Finally, when sending reminders from the Qualtrics system, it automatically removes individuals who have already responded from the reminder distribution, so they are not contacted again unnecessarily. A disadvantage of this approach is that it requires you to have, at a minimum, the email addresses for all of the individuals in your population. Without this information, your best option is likely to distribute an anonymous link via the UBC listservs or UBC newsletters.

Monitoring your survey responses

Once your survey is distributed, be sure to monitor the responses as they come in.

The main Qualtrics screen (“Projects”) shows a list of your survey projects. Click on your survey to view details about the deployment or access response data. The “Distributions” tab provides an overview of incoming survey responses and completion rate. If you used Qualtrics to distribute your survey, you can click “Emails” for additional details about the survey deployment (e.g. invitations, reminders). The “Data & Analysis” tab provides detail about both the survey responses currently in progress and the recorded survey data (completed responses). The “Reports” tab shows aggregate survey data and provides tools to visualize your aggregate data. You will want to use either “Distributions” or “Data & Analysis” tab in order to determine the number of people who have completed your survey.

Most responses are collected within the first 48 hours of distribution. After your initial distribution, you may want to send a reminder email to your population. Once your responses stop coming in, you should close your survey. This can be accomplished by selecting “Close” in your survey menu on the right side of the screen when you are on the “Projects” screen.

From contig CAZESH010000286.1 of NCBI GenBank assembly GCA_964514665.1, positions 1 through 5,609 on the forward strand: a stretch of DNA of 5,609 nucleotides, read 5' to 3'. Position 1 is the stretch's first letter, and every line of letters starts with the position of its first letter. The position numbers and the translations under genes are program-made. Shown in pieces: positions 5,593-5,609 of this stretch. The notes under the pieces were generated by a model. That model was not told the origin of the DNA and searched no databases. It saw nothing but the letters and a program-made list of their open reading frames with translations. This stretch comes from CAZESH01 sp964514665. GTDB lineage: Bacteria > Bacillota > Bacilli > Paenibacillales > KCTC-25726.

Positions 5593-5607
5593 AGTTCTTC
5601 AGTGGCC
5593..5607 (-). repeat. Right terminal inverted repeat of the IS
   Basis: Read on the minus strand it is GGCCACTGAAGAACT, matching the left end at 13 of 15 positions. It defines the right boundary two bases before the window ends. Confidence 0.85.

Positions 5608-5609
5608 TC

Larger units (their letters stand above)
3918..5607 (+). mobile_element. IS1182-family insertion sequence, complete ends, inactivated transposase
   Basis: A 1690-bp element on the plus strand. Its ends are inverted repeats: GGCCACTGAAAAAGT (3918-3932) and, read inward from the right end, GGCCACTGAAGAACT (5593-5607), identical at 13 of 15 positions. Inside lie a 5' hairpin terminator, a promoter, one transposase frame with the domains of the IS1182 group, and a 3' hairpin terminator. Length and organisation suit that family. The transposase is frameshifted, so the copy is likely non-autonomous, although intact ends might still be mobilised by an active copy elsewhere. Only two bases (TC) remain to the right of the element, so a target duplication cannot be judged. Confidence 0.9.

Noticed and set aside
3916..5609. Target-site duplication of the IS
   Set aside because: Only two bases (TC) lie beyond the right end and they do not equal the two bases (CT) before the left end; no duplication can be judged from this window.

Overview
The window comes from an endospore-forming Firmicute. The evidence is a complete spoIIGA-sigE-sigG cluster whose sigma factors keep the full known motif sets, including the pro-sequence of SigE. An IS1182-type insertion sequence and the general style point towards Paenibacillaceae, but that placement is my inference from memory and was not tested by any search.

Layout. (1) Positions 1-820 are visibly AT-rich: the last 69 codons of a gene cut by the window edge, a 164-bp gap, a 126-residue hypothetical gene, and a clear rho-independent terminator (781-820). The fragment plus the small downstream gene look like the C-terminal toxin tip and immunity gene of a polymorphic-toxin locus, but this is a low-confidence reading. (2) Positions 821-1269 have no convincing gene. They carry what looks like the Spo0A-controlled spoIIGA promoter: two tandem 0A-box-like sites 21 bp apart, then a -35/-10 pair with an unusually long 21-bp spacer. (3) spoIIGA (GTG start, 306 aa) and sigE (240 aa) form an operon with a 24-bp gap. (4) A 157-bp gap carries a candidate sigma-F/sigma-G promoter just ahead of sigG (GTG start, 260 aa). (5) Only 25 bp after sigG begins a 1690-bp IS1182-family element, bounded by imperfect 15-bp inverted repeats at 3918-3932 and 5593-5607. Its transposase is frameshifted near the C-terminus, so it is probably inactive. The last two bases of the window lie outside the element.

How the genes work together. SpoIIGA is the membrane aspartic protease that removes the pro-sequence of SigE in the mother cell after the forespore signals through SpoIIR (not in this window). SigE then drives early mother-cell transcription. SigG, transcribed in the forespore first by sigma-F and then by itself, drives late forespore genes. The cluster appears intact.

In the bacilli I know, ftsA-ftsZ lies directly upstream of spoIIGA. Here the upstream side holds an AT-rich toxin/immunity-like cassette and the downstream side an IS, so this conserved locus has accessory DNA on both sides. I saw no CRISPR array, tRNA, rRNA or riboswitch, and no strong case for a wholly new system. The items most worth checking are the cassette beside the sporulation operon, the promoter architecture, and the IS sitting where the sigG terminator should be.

What is a good response rate?

The extent to which a response rate is good depends upon a variety of factors, including the size of the population and whether your respondents are representative of the population you have surveyed. For more complex surveys and those based on samples, there are statistical procedures and response-rate calculators that you can use to make judgments about the number of responses you may need. For simpler surveys, the key question you will want to ask is whether the results are believable and representative of your target population, based on the number of responses you have. For assistance on determining an adequate response rate, contact PAIR.

10. Analyze and report results

For many users, the reports that Qualtrics generates may be adequate for descriptive analyses. Reports can be viewed by selecting the View Reports button on the Projects screen or, when you are working on your project, by selecting Reports at the top of the screen. Each survey has a report, called Default Report that displays the results of the survey in real time. It is easy to manipulate these results and export the report in a variety of file formats (i.e., Word, Excel, PowerPoint, PDF). Visit the Qualtrics reporting information page to learn more.

If you need a more robust analysis, it is easy to export your raw data to Excel or SPSS by selecting the Data & Analysis tab and clicking on the Export & Import button.



(Note: the above information has been adapted from the survey support page at Bates University IRAP)